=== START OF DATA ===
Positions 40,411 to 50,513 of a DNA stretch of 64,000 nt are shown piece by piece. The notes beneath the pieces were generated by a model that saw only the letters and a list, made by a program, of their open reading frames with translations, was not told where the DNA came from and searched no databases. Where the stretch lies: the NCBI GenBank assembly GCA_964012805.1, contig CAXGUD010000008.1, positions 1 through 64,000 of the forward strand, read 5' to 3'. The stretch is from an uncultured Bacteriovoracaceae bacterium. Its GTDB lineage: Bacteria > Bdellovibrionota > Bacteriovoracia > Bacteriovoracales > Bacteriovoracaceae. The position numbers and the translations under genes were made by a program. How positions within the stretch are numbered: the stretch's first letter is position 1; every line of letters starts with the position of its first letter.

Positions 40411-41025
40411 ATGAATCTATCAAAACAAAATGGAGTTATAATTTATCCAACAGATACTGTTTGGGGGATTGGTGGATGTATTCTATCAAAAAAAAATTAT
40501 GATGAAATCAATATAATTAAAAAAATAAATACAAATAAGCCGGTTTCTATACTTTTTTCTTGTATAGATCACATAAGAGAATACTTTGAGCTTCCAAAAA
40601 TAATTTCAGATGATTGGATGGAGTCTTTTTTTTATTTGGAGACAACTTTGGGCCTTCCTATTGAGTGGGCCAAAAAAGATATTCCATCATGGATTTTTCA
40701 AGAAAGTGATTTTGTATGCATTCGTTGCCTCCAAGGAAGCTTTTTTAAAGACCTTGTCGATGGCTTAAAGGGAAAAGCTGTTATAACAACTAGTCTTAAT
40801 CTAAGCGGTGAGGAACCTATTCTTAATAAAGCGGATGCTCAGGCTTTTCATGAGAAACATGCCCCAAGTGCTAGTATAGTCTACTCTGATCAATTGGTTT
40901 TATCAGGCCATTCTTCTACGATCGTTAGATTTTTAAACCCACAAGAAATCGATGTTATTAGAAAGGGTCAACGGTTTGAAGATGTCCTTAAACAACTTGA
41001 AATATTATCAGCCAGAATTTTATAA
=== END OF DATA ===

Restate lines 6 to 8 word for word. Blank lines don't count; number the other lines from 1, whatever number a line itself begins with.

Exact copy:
40701 AGAAAGTGATTTTGTATGCATTCGTTGCCTCCAAGGAAGCTTTTTTAAAGACCTTGTCGATGGCTTAAAGGGAAAAGCTGTTATAACAACTAGTCTTAAT
40801 CTAAGCGGTGAGGAACCTATTCTTAATAAAGCGGATGCTCAGGCTTTTCATGAGAAACATGCCCCAAGTGCTAGTATAGTCTACTCTGATCAATTGGTTT
40901 TATCAGGCCATTCTTCTACGATCGTTAGATTTTTAAACCCACAAGAAATCGATGTTATTAGAAAGGGTCAACGGTTTGAAGATGTCCTTAAACAACTTGA